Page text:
Science Says: Stress Relief | Redbrick | University of Birmingham

Science Says: Stress Relief

Life&Style writer Alice Macfarlane gives some scientifically proven tips on how to relieve stress

Mankind have suffered from stress since the dawn of time, and although we no longer need to worry about the prospect of being eaten by a sabre-toothed tiger, stress is still a huge part of our lives. Whether it’s in your personal, university, or family environment, we all experience it differently, and with statistics showing that 82% of UK students suffer from stress and anxiety, young adults are among some of the worst affected. We are often given heaps of advice about how to tackle the stress of daily life, but in amongst the multitude of suggestions, how do we know which ones are truly effective? This article provides some simple methods for de-stressing that can be done both easily and regularly. What’s more, the following suggestions are proven to be genuinely effective, even science says so.

Write it down

The phrase goes that the pen is mightier than the sword, and when it comes to stress, this couldn’t be more relevant. When experiencing anxiety, it is often difficult to gather our thoughts and pinpoint the underlying source of worry. There are many ways in which writing can help to clarify what is causing our stress, and to alleviate this anxious confusion. With work or university related stress, it often helps to write lists regularly. By clearly laying out what you need to do all in one place, it allows you to work through each task methodically, hopefully achieving your set goals. If lists aren’t helpful for you, simply sitting down and writing about what is causing you stress can be extremely beneficial. Although this may feel strange at first, experts claim that writing down things that make you worried can reduce stress and allow you to perform better in tasks: so grab your pen and get writing.


It goes without saying that exercise is a huge stress-reliever. Even the smallest amount of physical activity can reduce stress hormones such as adrenaline and stimulate the production of endorphins that act as natural mood elevators. There are many ways you can get involved in exercise with or without a gym membership, perhaps try one of the many classes open to the public at the new university sports centre. Otherwise, if you’re short on time then try taking a brisk ten-minute walk (easily achieved if you’re running late for a lecture). Scientists suggest that this can once again increase endorphins whilst allowing for fuller breathing, all in just ten minutes. So even if you have a busy life, there’s no reason not to try this technique.

‘A problem shared is a problem halved’

In the spirit of clichés, we are often advised against bottling up our feelings. Sharing what is causing you stress with those close to you can be extremely therapeutic, often making you feel relieved. Even just spending some quality time with your close friends can have great benefits, with studies suggesting that it reduces levels of the stress hormone cortisol in the body. Friends and family will almost always offer support and possible solutions when it comes to stressful experiences, so it’s important to know that you don’t have to suffer in silence.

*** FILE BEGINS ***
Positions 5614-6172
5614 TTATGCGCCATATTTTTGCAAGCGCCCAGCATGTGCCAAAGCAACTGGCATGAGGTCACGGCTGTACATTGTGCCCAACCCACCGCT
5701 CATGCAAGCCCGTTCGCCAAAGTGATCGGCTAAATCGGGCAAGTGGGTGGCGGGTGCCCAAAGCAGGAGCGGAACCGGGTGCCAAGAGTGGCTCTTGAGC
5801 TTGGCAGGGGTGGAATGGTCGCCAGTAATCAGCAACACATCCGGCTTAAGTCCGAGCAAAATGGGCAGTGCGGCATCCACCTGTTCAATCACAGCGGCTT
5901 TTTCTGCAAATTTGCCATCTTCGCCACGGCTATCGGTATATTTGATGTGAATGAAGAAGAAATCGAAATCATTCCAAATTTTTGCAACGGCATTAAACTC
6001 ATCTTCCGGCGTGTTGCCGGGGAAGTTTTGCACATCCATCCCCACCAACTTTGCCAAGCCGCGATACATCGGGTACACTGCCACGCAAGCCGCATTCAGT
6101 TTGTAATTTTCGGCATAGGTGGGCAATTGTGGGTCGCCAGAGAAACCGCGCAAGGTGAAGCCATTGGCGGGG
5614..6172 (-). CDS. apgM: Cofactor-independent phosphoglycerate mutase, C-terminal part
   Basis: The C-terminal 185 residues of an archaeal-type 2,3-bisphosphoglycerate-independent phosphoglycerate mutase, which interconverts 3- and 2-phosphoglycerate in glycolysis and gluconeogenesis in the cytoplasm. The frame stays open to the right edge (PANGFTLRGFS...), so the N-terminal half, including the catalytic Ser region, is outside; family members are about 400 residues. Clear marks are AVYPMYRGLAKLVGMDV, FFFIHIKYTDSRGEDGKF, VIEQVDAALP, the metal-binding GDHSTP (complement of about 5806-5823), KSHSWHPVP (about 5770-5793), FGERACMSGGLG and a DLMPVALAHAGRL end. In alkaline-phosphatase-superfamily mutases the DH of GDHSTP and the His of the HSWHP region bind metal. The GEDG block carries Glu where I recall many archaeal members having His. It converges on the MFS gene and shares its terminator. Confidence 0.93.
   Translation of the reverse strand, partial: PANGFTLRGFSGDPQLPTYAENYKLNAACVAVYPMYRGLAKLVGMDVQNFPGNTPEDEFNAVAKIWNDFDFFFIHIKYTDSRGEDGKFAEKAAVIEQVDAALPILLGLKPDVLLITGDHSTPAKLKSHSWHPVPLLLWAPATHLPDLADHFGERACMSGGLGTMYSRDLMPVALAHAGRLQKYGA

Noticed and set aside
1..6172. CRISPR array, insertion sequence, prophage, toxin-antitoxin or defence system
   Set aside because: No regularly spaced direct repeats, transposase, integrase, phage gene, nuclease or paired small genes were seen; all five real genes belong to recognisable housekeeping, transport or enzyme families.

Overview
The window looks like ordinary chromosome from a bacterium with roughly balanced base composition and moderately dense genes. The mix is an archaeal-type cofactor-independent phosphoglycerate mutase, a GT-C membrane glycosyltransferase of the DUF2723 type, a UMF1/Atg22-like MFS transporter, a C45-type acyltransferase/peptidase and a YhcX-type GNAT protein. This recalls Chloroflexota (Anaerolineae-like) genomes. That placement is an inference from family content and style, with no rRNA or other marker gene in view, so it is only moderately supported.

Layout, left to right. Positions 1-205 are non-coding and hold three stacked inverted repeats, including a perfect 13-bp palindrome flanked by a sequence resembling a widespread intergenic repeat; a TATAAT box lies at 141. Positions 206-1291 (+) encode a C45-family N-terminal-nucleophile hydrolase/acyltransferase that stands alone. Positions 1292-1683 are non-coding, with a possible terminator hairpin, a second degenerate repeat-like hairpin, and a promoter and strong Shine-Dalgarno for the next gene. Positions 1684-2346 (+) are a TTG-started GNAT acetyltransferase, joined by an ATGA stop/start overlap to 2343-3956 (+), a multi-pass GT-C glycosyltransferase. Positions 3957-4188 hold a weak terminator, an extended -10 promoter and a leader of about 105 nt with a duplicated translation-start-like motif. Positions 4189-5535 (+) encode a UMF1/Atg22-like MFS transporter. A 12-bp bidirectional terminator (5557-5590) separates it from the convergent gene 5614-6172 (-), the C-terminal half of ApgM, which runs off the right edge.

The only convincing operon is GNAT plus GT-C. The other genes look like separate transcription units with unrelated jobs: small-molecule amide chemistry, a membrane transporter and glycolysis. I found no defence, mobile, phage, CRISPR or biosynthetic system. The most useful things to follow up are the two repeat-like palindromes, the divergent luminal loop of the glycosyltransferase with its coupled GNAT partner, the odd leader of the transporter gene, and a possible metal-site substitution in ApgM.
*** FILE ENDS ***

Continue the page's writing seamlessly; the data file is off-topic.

Technology detox

This isn’t to say you need to completely shut off all technology. However, it is recommended that you spend a few hours throughout the day away from your phone. As young adults this proves extremely difficult, with social media being an incredibly prominent and addictive aspect of our lives. But with phone usage being linked to high blood pressure and increased anxiety, perhaps it’s worth considering spending some time apart from your beloved companion. Instead dedicate this time to other activities such as talking with friends, reading a book or watching a film. In particular, try putting down your phone roughly an hour before you plan on going to bed, this will help you relax and fall asleep more easily, which brings me on to the final piece of advice…

Get your beauty sleep

This one can be very tricky as a university student, between nights out, essays, assignments, and societies, it’s hard to know where a good night’s sleep fits in with your schedule. Many students tend to opt for the ‘napping will solve all my problems’ mentality and although this is not completely true, the benefits of a good sleep can scarcely be denied. Reducing stress hormones, lowering blood pressure and just generally elevating your mood, sleeping well is one of the best ways of reducing daily stress. Dedicate some time to catching up on those precious hours of sleep and it won’t be long before you feel the benefits.

So, there you have five ways to combat everyday stress that actually work. Whether your schedule is driving you crazy, or you just simply need some time to wind down, studies prove how these methods can help to relax your body and mind, and you can’t argue with science.


7th March 2018 at 9:00 am

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Nick Youngson